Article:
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Justice News

Department of Justice
U.S. Attorney’s Office
Eastern District of Michigan

FOR IMMEDIATE RELEASE
Thursday, November 17, 2016

Chesterfield Township Supervisor Arrested and Charged with Demanding and Taking Bribes

The elected Supervisor of Chesterfield Township was arrested by agents of the Federal Bureau of Investigation (FBI) today based on a criminal complaint charging him with demanding and taking bribes in exchange for his official acts in connection with a municipal contract, U.S. Attorney Barbara McQuade announced.

McQuade was joined in the announcement by FBI Special Agent in Charge David P. Gelios and Manny J. Muriel, Special Agent in Charge, Internal Revenue Service-Criminal Investigation, Detroit Field Office.

Michael Lovelock, 57, of New Baltimore, was charged with engaging in a pattern of corrupt activity, including demanding and accepting money in exchange for official acts as the Chesterfield Supervisor.  Lovelock’s arrest is part of an ongoing and long-running investigation into systemic corruption in multiple municipalities in southeast Michigan, primarily Macomb County.  The investigation has employed telephone wiretaps, consensual audio and video recordings by cooperative individuals, undercover operations, physical surveillance, telephone tracking warrants, and subpoenas of financial records and other documents. 

The complaint charges that since approximately 2010 and continuing through 2016, Lovelock accepted multiple bribes from the representative of a company that had a significant contract with Chesterfield Township.  In total, Lovelock accepted over $30,000 in cash from the company’s representative.  In addition, Lovelock accepted two other bribe payments totaling $4,000 in cash from an undercover agent of the FBI and an individual cooperating in the investigation, with the payments being video recorded.  In exchange for all of the cash that Lovelock demanded and accepted during the course of the bribery conspiracy, Lovelock agreed to use his official position as Chesterfield Supervisor to: (1) secure an extension of the contract with the township for the company, (2) put past due accounts of the company on the Chesterfield tax rolls so as to assist the company in getting paid by township residents, (3) obtain payment from Macomb County for the company for its work on flood damage that occurred in August 2014; and (4) provide a favorable reference for the company for other municipalities and so that Lovelock would not speak negatively about the company.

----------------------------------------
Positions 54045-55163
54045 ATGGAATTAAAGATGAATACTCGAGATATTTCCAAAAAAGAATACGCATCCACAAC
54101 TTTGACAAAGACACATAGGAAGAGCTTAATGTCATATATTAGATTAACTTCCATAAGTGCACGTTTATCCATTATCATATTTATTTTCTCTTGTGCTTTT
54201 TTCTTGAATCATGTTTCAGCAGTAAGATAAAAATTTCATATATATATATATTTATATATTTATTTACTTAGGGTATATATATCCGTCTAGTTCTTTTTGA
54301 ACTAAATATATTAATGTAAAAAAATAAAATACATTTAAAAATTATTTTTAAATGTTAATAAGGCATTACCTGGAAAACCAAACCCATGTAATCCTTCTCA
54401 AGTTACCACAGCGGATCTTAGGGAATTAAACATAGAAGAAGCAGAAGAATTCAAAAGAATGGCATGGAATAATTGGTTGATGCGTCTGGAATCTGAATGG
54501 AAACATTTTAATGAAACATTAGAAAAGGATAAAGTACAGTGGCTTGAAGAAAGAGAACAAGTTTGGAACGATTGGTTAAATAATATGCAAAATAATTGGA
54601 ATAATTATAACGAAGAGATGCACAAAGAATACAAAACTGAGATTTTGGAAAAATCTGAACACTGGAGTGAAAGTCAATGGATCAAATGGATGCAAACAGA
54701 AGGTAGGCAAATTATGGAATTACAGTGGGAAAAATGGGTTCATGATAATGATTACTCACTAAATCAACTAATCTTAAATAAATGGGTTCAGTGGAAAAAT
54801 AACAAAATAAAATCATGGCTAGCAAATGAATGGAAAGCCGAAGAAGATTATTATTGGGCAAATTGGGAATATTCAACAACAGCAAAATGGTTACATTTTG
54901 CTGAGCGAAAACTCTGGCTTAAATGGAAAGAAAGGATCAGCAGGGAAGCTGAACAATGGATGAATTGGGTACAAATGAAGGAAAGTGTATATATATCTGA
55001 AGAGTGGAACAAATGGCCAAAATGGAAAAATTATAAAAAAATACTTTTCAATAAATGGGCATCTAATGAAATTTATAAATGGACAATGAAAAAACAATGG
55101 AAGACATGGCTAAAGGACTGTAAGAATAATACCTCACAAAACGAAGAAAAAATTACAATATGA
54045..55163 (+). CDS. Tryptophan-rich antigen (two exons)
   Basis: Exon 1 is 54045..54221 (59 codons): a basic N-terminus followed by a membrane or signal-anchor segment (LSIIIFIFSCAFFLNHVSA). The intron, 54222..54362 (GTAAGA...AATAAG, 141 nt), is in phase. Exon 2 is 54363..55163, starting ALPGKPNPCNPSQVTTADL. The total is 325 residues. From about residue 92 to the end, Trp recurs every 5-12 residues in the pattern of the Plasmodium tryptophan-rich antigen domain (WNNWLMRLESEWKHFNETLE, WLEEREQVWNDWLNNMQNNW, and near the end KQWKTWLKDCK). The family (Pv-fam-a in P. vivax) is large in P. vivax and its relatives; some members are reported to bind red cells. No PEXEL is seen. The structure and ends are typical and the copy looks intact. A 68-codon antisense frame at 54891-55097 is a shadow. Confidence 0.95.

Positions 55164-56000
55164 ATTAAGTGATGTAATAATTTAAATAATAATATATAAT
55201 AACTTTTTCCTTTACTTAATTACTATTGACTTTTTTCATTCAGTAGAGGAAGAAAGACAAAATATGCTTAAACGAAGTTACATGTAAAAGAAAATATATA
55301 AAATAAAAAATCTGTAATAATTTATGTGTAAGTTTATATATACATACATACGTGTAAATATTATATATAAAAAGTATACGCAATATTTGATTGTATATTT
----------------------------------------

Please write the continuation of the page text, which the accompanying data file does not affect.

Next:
“Public officials who seek to take advantage of their official positions for their own personal gain by selling official acts should expect to be arrested and prosecuted,” said U.S. Attorney McQuade.  “The citizens of our district deserve elected representatives who make decisions based on the best interests of the community rather than their own corrupt financial interests.”

"Today’s arrest further demonstrates the continuing threat we face of elected officials, at any level of the government, prioritizing personal gain over their sworn obligation to represent their constituents’ best interests and uphold the trust afforded to them by the citizens they represent,” said David P. Gelios, Special Agent in Charge, Detroit Division of the Federal Bureau of Investigation.   "The FBI led Detroit Area Public Corruption Task Force will continue to prioritize the investigation of cases involving any federal, state, or local public officials who solicit and accept bribes in exchange for official acts.”

This investigation is being conducted by the FBI Detroit Area Corruption Task Force, a multiagency task force led by the FBI Detroit Division and comprised of the Internal Revenue Service – Criminal Investigation Division, Michigan State Police, Michigan Attorney General’s Office, and several other local and federal law enforcement agencies.  It is being prosecuted by Assistant United States Attorneys R. Michael Bullotta and David A. Gardey.

Upon conviction for a violation of Title 18, United States Code, Section 666, federal program bribery, Lovelock faces a maximum of ten years in prison and a fine of up to $250,000.   

A complaint is only a charge and is not evidence of guilt.  Trial cannot be held on felony charges in a complaint.  When the investigation is completed a determination will be made whether to seek a felony indictment.

The FBI requests that anyone having information regarding public officials accepting bribes is encouraged to contact the Detroit Division of the FBI at 313-965-2222.

Topic: 
Public Corruption
Updated November 17, 2016